I knew I wanted to be a photographer since I was 9. I won an honorable mention in a state competition, which I basically thought meant I won. There were four of us – for all I know I came in dead last (laughs).
We met photographer Katie Lewis for coffee at her adorable Fargo bungalow-style home where she told us all about her start as one of the area’s most popular wedding professionals with businesses Katie Lewis Photography, Fate & Love Photography, Fate & Love Stationery, and Fate & Love Handcrafted.
“I remember thinking this is what I’m supposed to do with my life,” she said, remembering that life-changing contest. “And I just stuck with it.”
Starting her career in 2006, Katie explained, “I had not shot weddings in my whole entire life and some brave people let me do it and it just went from there. It kind of grew really fast…”
But let’s back up. Katie originally graduated with a photojournalism degree from Minnesota State University – Moorhead and then moved to Massachusetts to attend the Hallmark Institute of Photography. From there, Katie moved to New York to pursue her dream of becoming a fashion photographer. Moving literally everything with her, she had no intention of ever returning to the Midwest.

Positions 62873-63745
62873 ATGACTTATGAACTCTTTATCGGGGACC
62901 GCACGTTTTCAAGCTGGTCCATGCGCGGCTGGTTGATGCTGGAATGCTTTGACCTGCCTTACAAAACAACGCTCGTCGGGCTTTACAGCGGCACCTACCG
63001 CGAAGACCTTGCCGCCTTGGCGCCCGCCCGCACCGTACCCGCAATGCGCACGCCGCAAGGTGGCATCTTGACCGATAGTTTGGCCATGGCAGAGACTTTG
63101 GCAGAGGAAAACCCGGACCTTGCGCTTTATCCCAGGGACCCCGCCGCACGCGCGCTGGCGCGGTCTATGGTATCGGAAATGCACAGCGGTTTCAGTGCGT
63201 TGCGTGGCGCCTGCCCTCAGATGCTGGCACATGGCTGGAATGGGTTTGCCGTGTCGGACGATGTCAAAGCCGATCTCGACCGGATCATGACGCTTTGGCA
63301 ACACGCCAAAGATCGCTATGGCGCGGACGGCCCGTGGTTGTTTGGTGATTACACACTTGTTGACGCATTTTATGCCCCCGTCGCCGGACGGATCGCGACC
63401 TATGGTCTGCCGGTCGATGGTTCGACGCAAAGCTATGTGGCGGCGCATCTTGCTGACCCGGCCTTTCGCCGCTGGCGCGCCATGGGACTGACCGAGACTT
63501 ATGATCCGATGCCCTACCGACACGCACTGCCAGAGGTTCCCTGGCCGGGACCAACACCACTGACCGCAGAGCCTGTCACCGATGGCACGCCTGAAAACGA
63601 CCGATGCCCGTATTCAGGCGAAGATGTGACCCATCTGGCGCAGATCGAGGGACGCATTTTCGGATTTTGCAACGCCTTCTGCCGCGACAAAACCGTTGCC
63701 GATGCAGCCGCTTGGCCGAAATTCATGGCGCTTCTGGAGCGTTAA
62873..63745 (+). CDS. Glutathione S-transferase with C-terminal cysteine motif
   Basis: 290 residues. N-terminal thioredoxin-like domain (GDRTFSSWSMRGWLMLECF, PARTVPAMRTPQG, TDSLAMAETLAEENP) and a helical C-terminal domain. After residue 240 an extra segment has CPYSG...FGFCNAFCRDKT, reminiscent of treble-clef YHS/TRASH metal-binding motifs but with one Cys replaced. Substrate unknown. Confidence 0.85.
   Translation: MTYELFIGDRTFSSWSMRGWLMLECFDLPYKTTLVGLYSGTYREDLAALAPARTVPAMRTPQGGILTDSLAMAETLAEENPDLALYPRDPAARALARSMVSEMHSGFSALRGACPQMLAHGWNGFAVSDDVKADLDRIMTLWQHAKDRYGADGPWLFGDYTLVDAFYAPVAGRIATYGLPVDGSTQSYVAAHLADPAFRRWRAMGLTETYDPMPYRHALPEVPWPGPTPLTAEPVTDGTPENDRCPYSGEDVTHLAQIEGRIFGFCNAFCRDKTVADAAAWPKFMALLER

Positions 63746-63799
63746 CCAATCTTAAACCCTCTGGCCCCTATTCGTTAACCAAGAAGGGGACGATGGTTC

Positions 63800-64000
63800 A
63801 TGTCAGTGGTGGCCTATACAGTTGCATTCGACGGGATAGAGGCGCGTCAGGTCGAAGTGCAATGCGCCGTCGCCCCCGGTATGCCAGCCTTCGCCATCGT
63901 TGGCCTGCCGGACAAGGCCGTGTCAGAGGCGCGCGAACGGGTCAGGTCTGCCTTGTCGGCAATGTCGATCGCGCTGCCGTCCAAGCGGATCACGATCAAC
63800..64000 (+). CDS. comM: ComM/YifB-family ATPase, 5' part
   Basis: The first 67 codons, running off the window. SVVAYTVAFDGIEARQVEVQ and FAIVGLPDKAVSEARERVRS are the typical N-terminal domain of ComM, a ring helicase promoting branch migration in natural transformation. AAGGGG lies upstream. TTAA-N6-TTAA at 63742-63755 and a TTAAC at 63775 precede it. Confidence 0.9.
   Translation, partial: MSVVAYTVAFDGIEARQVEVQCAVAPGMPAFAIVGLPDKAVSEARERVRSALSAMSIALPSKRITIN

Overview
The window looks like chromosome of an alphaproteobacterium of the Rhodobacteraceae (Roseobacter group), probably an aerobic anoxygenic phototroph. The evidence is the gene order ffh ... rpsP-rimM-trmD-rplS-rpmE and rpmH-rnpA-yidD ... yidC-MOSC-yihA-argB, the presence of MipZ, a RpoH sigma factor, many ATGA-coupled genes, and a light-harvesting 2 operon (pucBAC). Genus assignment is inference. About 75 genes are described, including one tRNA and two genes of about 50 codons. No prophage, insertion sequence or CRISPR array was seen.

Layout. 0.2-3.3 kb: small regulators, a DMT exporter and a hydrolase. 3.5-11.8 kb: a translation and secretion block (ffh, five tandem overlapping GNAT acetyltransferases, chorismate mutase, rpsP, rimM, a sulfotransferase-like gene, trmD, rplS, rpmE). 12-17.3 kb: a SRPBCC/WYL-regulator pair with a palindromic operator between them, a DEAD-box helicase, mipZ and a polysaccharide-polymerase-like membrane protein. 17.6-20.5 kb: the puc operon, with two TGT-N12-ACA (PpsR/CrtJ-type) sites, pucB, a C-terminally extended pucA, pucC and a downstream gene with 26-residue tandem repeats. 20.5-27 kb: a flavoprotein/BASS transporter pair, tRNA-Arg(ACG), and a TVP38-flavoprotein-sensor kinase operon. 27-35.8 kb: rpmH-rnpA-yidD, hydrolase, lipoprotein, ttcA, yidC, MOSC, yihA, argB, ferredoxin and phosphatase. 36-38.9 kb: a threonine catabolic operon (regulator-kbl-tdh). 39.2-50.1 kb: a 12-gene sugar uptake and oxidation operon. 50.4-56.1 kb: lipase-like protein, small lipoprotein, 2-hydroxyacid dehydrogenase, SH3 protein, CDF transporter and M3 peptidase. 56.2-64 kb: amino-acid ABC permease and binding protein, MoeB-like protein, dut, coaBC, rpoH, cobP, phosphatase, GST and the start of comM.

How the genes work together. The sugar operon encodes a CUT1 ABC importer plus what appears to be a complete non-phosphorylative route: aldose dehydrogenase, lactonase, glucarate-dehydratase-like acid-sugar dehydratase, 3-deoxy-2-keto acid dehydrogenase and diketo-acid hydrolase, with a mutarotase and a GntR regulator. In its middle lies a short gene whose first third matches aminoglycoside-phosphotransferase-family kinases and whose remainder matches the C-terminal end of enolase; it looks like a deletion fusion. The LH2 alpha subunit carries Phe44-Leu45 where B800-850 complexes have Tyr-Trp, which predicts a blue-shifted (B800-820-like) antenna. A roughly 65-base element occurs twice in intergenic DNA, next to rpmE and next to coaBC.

“I went to New York after graduating to start looking for jobs and it just didn’t feel right. It was this gut feeling of you’re not supposed to be here,” she described. “In New York you have to hustle in such a different way than you have to hustle everywhere else that I felt I would have ended up hating it. I would have really started disliking New York and I love it so much.”
Eventually moving back to Fargo, it just so happened that close friends and family were getting married and asked her to photograph it. After giving it a try, Katie ended up making money shooting a few weddings that summer and slowly began to realize “how weddings work.”
When asked if she was terrified, she said, “Absolutely.”
Almost with a sense of PTSD she recalled, “I had no idea what I was supposed to do. I photographed my cousin’s wedding in Colorado when I got back and I remember her getting ready and me just sitting there. And her putting on her dress and me just sitting there. I didn’t know I was supposed to be photographing all of this stuff because I had never really been to weddings…I had been to two weddings my whole life before that and the photographers were never there for those moments. Early 2000s, late 90s people didn’t really do that.”
We asked when the moment was that she realized she was making a name for herself as a photographer.